Forge Biologics, a gene therapy-focused contract development and manufacturing organization (CDMO), said that the European Medicines Agency (EMA) has granted priority medicines (PRIME) designation to FBX-101, Forge’s lead adeno-associated virus (AAV) drug candidate and novel gene therapy for treating patients with Krabbe disease.
PRIME is a regulatory designation by the EMA that provides early and proactive support to developers of promising medicines, to advance and speed up their development and usher them to reach patients faster. The goal is to help patients benefit as early as possible from innovative new therapies that have demonstrated the potential to significantly address and treat patients that have an unmet medical need.
“We are grateful to the EMA for recognizing FBX-101 as a potentially transformative medicine for patients living with this life-threatening and devastating disease,” said Christopher Shilling, senior vice president of regulatory affairs and quality at Forge. “Through the enhanced interactions with the EMA granted by the PRIME designation, we will advance and expedite the development of FBX-101 as the leading worldwide gene therapy for patients with Krabbe disease.”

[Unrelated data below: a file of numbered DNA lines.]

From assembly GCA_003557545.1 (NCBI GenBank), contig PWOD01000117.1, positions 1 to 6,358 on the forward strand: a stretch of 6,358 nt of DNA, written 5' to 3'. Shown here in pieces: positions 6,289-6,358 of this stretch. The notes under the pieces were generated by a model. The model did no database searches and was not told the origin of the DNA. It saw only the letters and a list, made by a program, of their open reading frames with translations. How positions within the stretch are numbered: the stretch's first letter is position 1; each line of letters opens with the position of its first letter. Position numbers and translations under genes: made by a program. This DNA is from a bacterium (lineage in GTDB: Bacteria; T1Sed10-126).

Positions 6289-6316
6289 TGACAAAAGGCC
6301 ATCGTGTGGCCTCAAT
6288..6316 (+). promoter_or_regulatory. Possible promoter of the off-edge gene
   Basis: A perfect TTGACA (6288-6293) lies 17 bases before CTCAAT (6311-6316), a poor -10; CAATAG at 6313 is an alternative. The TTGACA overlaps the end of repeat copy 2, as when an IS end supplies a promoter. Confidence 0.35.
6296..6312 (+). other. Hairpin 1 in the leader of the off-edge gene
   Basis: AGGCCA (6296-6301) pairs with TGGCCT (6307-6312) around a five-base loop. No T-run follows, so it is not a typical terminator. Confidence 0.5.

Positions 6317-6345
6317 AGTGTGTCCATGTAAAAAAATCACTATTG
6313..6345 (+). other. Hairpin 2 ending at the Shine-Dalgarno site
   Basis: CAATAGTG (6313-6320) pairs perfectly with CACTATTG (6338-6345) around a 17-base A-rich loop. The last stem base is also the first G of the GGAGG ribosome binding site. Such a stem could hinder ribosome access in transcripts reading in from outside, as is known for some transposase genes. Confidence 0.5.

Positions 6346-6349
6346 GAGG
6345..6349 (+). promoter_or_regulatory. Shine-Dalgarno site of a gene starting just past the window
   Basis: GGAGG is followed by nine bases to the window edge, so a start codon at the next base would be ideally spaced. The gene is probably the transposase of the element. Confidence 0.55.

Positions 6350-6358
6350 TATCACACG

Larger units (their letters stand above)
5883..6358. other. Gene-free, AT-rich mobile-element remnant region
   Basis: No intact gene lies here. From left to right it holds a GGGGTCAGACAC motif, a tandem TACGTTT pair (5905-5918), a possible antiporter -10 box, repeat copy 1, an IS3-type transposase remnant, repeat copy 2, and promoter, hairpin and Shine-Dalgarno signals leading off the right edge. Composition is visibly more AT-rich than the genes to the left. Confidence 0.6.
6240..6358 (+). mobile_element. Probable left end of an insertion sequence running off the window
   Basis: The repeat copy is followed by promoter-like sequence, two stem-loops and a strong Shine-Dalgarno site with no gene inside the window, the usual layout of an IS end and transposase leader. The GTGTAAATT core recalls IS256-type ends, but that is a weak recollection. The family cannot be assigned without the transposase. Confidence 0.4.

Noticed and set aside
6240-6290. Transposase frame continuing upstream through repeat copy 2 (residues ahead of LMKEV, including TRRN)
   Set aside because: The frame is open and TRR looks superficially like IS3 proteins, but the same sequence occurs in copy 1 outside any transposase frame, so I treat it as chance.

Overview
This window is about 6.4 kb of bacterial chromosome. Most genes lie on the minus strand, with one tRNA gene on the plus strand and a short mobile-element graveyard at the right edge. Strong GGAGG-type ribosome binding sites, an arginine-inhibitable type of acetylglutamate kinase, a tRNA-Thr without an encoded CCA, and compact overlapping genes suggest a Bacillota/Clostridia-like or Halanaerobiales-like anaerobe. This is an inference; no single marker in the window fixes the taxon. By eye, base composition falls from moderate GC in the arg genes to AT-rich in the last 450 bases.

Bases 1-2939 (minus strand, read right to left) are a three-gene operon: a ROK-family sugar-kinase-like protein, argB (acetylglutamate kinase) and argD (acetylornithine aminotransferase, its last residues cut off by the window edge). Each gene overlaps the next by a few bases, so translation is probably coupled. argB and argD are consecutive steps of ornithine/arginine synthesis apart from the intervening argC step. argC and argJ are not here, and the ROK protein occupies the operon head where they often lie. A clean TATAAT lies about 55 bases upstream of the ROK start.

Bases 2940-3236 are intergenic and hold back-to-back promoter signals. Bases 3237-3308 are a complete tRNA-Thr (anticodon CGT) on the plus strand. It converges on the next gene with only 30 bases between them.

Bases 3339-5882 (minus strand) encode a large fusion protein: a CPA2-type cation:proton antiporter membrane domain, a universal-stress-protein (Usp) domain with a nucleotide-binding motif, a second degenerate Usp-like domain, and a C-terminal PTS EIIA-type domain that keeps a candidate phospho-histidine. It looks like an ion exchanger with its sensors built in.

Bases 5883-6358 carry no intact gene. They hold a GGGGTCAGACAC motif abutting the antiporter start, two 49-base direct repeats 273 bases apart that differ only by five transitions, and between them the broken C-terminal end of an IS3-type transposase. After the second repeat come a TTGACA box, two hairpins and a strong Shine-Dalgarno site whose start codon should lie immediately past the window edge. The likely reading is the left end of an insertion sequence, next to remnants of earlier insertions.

The designation follows positive safety and efficacy data from the ongoing Phase 1/2 RESKUE trial. This positive clinical data was presented by Maria Escolar, M.D., Forge’s chief medical officer at the Society for the Study of Inborn Errors of Metabolism (SSIEM) Annual Symposium in August 2022, and updated in October at the 29th Congress of European Society of Gene & Cell Therapy (ESGCT). The results demonstrated that systemically delivered FBX-101 administered after hematopoetic stem cell transplant (HSCT) is safe and well-tolerated in Krabbe patients. Patients in the low dose cohort demonstrated restoration of GALC enzyme activity, reduced psychosine, showed encouraging signs of normal myelination of brain white matter, and improved motor development as compared to untreated Krabbe patients or patients treated with HSCT alone.
Clinical data support preclinical observations that this gene therapy approach after HSCT infusion may lessen many of the immune challenges previously observed with systemic AAV gene delivery and may create a safer environment for gene replacement. Findings also support this novel approach for extending the delivery of gene replacement strategies to target metabolic diseases amenable to HSCT.